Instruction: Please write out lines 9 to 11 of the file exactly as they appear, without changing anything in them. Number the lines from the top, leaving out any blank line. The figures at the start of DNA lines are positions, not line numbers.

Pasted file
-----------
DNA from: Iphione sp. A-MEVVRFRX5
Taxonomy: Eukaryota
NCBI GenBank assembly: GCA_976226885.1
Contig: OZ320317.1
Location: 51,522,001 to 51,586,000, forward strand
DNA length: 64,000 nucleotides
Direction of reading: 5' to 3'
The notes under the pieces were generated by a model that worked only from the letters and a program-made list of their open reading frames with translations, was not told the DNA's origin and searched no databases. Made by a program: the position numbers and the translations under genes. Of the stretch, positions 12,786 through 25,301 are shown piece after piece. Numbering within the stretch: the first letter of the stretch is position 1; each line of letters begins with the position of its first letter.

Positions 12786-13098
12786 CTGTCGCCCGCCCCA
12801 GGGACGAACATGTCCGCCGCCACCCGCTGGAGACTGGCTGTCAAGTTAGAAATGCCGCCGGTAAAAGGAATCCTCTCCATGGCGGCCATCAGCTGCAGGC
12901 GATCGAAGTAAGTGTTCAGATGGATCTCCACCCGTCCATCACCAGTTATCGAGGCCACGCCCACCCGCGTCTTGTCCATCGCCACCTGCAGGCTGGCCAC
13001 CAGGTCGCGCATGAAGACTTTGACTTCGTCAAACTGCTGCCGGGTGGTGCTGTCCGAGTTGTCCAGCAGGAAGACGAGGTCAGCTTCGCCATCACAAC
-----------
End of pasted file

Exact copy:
Positions 12786-13098
12786 CTGTCGCCCGCCCCA
12801 GGGACGAACATGTCCGCCGCCACCCGCTGGAGACTGGCTGTCAAGTTAGAAATGCCGCCGGTAAAAGGAATCCTCTCCATGGCGGCCATCAGCTGCAGGC